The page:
India’s most powerful scooter, Aprilia SR 160 Race, receives an engine upgrade for 2020, making it even faster than before. We put it to the test to find out how quick it really is.
Story: Azaman Chothia
Photography: Apurva Ambep
Formerly known as the Aprilia SR 150 Race, the scooter was first launched in India in 2016. Since then it has made quite an appeal to rookie riders looking for a fast, fun, and good-looking ride. This demand stemmed from the fact that it is one of the most powerful and sporty scooters on sale in India. With BS6 emission norms kicking in, the manufacturers have upped the engine capacity in the Aprilia SR 160 Race from 154.8 cc to 160.03 cc and made a few more changes as compared to the standard model.
Starting off with the design, the SR 160 Race is identical to the BS4 model but gets an all-new livery inspired by the manufacturer’s RS-GP 20 MotoGP machine. We get the same sharp panels this time in matte black colour and a dual-tone seat to complement that striking MotoGP livery. This has to be the best looking SR 160 Race we have seen yet. Further adding to the visual appeal of the scooter is the use of those chunky, orange 14-inch wheels which also improve the handling by a mile. These larger wheels result in a riding position placing the rider slightly higher up, so shorter riders will have to slide towards the edge of the seat to get their legs down comfortably. The scooter offers adequate comfort levels for a pillion and the leg rests are placed in a compact manner, folding back into the bodywork. Something we would have really liked to see Aprilia use in the BS6 model is an LED headlight, which would make it stand out even further.
The engine in the previous SR Race offered quick acceleration and because of this it was considered to be the fastest scooter that could hit speeds of up to 100 km/h. In the BS6 model, the engine uses an electronic fuel-injection system and the displacement has been increased from 154.8 to 160.03 cc. This new unit puts out 11 hp at 7,600 rpm and a peak torque of 11.6 Nm at 6,000 rpm, thus marking an increase of 0.4 hp and 0.7 Nm peaking at slightly higher rpm. Starting up the scooter is when you know that it is going to be a sporty ride around town. The engine has a unique exhaust note which has quite a grunt and this sound gets more engaging as the accelerator is twisted open.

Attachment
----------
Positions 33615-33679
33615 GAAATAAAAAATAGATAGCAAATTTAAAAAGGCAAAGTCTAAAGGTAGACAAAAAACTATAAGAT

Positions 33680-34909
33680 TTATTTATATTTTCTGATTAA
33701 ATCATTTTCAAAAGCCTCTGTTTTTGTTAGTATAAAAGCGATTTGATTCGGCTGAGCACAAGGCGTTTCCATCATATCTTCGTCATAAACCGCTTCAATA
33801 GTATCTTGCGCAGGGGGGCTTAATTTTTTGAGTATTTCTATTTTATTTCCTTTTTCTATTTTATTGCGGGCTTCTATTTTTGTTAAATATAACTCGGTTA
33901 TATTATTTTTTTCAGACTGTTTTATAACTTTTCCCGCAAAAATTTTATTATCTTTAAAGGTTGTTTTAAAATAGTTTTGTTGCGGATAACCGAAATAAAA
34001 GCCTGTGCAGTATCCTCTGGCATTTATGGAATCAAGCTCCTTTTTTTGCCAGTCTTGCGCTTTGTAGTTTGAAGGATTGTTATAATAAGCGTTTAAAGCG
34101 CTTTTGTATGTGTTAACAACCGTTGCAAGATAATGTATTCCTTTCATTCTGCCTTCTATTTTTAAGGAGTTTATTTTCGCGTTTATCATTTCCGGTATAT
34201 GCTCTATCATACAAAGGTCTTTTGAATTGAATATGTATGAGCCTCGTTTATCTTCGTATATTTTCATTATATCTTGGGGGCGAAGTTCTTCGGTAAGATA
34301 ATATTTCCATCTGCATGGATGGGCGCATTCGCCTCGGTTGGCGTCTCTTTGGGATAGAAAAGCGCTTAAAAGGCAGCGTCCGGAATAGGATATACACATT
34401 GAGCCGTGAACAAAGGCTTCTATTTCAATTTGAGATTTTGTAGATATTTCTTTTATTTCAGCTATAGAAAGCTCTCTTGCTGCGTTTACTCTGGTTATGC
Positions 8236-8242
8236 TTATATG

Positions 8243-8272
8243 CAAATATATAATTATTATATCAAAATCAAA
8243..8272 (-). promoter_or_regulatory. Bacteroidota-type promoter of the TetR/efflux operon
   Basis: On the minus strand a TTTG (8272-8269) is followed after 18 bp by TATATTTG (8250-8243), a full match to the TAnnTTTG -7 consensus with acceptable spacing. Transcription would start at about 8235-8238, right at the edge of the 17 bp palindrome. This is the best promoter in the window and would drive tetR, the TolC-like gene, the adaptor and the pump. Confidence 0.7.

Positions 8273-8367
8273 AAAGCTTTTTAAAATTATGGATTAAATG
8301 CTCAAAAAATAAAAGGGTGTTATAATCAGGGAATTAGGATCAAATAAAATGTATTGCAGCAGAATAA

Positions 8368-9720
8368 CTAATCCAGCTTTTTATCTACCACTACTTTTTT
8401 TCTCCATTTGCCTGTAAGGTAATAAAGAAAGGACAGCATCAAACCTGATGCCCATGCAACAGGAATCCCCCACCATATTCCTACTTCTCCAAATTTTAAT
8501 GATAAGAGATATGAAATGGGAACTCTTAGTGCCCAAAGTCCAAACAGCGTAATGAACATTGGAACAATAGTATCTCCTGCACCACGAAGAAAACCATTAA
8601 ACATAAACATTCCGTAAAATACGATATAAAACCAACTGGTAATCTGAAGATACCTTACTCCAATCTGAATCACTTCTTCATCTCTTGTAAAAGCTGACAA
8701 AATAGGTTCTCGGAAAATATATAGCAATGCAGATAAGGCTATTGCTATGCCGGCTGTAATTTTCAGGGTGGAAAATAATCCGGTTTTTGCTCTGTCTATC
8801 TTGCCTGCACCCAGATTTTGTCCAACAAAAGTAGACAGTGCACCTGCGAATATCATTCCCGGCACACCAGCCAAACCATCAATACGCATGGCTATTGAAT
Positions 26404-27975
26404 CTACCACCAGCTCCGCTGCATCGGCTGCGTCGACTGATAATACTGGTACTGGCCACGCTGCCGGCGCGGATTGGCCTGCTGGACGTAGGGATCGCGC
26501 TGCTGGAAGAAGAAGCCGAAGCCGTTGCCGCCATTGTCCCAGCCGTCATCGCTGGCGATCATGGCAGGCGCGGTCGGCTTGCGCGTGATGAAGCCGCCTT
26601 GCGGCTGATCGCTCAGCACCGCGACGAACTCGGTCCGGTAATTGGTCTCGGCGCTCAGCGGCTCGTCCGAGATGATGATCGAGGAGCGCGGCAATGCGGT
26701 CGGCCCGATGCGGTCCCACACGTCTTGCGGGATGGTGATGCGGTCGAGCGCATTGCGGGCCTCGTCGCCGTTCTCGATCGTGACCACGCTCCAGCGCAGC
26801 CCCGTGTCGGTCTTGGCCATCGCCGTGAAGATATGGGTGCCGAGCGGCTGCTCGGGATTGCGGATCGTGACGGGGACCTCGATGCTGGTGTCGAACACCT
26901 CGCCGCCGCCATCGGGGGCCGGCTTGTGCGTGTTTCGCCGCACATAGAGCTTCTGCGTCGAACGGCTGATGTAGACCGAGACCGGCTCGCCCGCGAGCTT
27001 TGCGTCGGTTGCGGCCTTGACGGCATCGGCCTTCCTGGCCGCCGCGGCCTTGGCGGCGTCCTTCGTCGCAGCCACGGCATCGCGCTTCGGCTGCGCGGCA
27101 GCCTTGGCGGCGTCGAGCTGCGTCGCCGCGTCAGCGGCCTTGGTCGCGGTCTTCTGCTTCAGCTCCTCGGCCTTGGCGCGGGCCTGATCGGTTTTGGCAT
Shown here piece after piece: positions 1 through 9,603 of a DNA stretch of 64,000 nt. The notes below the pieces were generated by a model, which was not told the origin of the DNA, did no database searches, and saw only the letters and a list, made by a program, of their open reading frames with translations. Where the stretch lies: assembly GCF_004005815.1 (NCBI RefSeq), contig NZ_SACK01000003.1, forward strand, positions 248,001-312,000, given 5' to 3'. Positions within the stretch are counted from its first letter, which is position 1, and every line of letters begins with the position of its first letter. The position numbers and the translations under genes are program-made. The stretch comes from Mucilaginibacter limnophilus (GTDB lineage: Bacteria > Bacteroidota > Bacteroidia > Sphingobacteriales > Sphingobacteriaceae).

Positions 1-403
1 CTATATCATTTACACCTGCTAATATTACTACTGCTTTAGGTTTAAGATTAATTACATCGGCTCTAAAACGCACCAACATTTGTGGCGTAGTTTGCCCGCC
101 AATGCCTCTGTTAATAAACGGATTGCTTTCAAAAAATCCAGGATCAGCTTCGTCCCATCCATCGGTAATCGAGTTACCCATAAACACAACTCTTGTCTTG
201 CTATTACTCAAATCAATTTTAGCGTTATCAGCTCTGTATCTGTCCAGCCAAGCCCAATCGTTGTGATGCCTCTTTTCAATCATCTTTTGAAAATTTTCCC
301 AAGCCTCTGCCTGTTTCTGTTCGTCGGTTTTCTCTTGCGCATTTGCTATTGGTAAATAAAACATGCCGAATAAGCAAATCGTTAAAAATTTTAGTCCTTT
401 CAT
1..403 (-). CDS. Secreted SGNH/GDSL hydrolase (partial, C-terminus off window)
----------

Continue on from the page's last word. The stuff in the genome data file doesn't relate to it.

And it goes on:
Compared to the standard SR 160, the engine in the Race gets a re-tuned CVT with upgraded roller bearings and slightly tweaked gear ratios. I had the chance to ride both scooters back to back and, honestly, the difference felt is very minimal. To give you accurate figures of how much faster the Race is, we shall soon V-Box the standard variant too.
Until we wait to compare, let us talk about how fast the SR 160 Race really is. The scooter quickly gets off from a standstill to 20 km/h in just 1.41 seconds and to 40 km/h in 3.69 seconds. This makes overtakes and making your way through city traffic much quicker. We were able to achieve an indicated speed of 103 km/h and the true speed in this run was 96.49 km/h. The scooter is comfortable cruising at speeds of 60 km/h and a rider will not feel the engine being stressed. Overall, what we have here is quite a peppy engine that will continue to offer new riders the thrill they are looking for.
Suspension duties are handled by a telescopic fork at the front and a monoshock at the rear. This is a stiff set-up that is supposed to complement the sporty nature of the scooter. When it comes to having fun with the SR through a corner, the set-up is great and inspires more confidence in the rider, but it is, unfortunately, a bit too stiff for our uneven roads and will be felt by a rider depending on the duration of the ride and other conditions. Another difference in the Race is the use of CEAT tyres which prove to be a good fit and keep the SR stable at all times. All these factors endow the scooter with very nimble and sharp handling — the closest you can get to the feel of riding a motorcycle without actually being astride one.
The braking set-up used is a 220-mm disc at the front with ABS coupled with a 140-mm drum at the rear. This is one of the best braking set-ups that we get on a scooter in India. Feedback from these brakes is highly impressive and perfect for bringing the SR to a halt in a sharp, precise, and instantaneous manner. Applying the brakes hard from 80 km/h, it takes 2.75 seconds and 30.14 metres to a standstill, while 60 km/h to a halt takes 2.04 seconds in 16.33 metres. What was the most fun part about the brakes was getting the scooter sideways simply by locking the rear and going into a supermoto slide.
Other features include a sporty-looking and well-laid out digital-analogue console and a USB charger in the under-seat storage. Unfortunately, the storage space under the seat is minimal. In a nutshell, this scooter is a purely performance-oriented machine, but not the most practical one out there. Its price, Rs 1.11 lakh (ex-showroom), places it into the premium scooter segment but it will still be considered by many on account of the thrill it offers.